U.S. Release Date: August 8, 2003
Distributor: Sony / Columbia
Director: Clark Johnson
Writer: David Ayer
Producer: Todd Black (co-executive), Louis D'Esposito (executive), Dan Halsted, Neal H. Moritz
Composer: Elliot Goldenthal
Cast: Colin Farrell, Samuel L. Jackson, Michelle Rodriguez, LL Cool J, Jeremy Renner, Olivier Martinez, Colin Egglesfield
Running Time: 1 hour and 51 minutes
MPAA Rating: PG-13 (violence, language and sexual references)

Action by the Numbers
by C.A. Wolski

At the outset, S.W.A.T. looks like top grade material, but as the flick limps through its third act it becomes obvious that this is no classic in the making. Based on the 1970s TV show of the same name, S.W.A.T. follows the adventures of a group of elite LAPD officers as they battle bad guys in Los Angeles.

The feature directorial debut of actor Clark Johnson (TV's Homicide) starts off promising with S.W.A.T. officers (not our intrepid band) ending a Northridge-esque bank robbery, quickly dispatching all of the robbers. It is in this sequence we are introduced to Jim Street (Colin Farrell), who is busted out of the elite unit for not following protocol, reduced to checking weapons and shining shoes.

Enter "Hondo" Harrelson (Samuel L. Jackson), who is given the task of putting luster back into S.W.A.T. by recruiting a hotshot group of young officers including Farrell, L.L. Cool J and Michelle Rodriquez. What follows is the typical recruiting, training and final test scenes with smug superiors finally convinced that the untested group is just what the mayor ordered. And, though familiar territory, it's not unpleasant to watch. In fact, the first two-thirds of the movie is handled so competently, it could almost serve as a primer for would-be action directors.

The movie takes a decidedly southward direction in the final act, which has the team transporting French bad guy Alex Montel (Olivier Martinez) out of Los Angeles. Everything should go according to plan, but Montel has offered $100 million to anyone who can break him out of police custody, and for some unfathomable reason, the local news stations (which are pretty bad in L.A., but not that bad) broadcast to one and all. What follows is a series of incidents in which gang bangers and other sundry low lives attack the police motorcade transporting Montel out of the city. The final setpiece, which involves a chase through an L.A. storm drain, a plane landing on a municipal bridge and a fistfight just brings the movie crashing down. And the ending is just plain stupid.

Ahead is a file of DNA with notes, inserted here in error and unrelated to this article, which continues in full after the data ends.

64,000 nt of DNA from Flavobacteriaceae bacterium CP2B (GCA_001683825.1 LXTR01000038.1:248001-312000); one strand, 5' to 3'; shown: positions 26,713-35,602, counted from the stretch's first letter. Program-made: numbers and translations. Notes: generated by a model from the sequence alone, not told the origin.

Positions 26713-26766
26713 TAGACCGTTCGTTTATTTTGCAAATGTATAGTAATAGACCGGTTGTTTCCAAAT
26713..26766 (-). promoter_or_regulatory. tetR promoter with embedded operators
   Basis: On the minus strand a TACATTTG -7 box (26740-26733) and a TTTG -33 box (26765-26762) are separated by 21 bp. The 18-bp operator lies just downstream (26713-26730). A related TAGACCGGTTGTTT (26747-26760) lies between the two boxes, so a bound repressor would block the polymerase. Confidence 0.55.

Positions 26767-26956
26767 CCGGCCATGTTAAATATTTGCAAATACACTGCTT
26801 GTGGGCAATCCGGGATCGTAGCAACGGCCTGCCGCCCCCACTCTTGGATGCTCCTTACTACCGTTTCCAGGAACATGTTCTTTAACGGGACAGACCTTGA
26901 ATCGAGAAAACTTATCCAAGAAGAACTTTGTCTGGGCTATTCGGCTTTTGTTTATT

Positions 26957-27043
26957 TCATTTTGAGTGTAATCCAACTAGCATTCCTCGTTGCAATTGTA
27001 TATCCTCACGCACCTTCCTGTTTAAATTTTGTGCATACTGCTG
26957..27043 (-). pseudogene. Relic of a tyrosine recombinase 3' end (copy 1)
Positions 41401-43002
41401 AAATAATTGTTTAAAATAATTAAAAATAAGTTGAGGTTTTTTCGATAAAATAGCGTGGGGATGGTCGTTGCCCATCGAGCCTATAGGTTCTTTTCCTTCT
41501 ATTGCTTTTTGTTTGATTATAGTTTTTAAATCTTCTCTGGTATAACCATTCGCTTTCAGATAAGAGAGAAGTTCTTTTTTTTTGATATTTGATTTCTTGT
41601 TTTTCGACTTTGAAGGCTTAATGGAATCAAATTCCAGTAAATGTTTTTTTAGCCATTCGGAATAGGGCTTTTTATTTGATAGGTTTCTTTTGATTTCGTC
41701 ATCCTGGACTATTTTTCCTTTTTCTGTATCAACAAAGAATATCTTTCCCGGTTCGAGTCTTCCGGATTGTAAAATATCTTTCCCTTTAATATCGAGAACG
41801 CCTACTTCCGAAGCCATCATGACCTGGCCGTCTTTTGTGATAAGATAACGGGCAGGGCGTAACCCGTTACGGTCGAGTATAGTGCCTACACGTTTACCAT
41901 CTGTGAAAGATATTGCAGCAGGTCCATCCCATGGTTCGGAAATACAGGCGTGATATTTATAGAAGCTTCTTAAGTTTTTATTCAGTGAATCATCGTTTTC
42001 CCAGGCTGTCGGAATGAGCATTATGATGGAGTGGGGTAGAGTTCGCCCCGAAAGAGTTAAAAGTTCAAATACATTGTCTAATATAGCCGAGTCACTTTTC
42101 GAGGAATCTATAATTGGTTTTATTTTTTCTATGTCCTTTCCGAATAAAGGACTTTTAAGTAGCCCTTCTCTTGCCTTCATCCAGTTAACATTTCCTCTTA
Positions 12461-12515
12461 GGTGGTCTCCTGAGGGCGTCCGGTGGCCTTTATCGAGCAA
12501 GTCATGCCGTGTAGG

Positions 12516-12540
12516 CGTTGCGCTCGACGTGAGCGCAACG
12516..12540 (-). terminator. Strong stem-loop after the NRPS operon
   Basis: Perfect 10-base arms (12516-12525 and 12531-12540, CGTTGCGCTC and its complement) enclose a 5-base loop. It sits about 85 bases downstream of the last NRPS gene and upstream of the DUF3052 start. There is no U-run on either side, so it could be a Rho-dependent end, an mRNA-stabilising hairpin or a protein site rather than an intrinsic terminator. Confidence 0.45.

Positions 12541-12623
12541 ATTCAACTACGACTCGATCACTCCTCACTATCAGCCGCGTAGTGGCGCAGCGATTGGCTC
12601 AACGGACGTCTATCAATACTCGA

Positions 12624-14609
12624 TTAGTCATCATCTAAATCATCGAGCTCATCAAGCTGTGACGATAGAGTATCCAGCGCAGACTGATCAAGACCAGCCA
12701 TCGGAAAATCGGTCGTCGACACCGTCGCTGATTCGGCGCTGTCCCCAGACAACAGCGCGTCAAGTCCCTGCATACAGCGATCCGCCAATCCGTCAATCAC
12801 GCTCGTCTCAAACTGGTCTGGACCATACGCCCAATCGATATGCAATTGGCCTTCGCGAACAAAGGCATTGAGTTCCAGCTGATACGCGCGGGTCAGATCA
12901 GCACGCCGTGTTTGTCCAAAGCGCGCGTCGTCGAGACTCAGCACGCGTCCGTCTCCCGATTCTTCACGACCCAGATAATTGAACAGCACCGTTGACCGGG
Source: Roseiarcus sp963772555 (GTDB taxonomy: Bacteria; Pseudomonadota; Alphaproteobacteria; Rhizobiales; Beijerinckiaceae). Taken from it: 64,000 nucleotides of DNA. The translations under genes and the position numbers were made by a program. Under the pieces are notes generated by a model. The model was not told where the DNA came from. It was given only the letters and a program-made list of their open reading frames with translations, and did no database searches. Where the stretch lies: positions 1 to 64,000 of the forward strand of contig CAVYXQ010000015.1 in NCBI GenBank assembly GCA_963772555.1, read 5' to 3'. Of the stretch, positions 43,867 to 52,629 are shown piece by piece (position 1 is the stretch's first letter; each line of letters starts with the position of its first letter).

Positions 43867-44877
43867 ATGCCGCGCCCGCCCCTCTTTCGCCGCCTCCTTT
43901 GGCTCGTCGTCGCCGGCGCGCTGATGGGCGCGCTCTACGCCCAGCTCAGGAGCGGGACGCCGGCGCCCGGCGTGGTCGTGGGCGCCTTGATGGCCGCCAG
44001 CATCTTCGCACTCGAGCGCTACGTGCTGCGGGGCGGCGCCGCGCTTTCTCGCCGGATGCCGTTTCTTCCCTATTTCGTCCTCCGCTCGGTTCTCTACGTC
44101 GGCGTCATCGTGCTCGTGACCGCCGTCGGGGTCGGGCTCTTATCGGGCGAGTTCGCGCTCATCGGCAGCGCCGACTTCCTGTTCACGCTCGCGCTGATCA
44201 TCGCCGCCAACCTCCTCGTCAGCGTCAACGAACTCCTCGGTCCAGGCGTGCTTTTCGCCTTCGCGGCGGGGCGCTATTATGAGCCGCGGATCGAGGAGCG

For all of its flaws, S.W.A.T. is not a complete loss, and there isn't too much action movie lunkheadedness. The script is light on characterization, but what we get isn't too bad, though motivations—particularly involving a betrayal by one of the team—are murky at best.

The acting is solid. Samuel L. Jackson, who could give a compelling performance just reading the phone book, is the glue that holds the picture together. You sense he knows this is junk, but he's having such a good time doing it, that we forgive him for it. Colin Farrell, who is making a career out of being the best thing in mediocre pictures, holds true to form. Of the group, Michelle Rodriquez is the most compelling as a single mom who is both tough and sexy.

In the end, S.W.A.T. is just what it is, a second rate action flick, dressed up in a pretty package.

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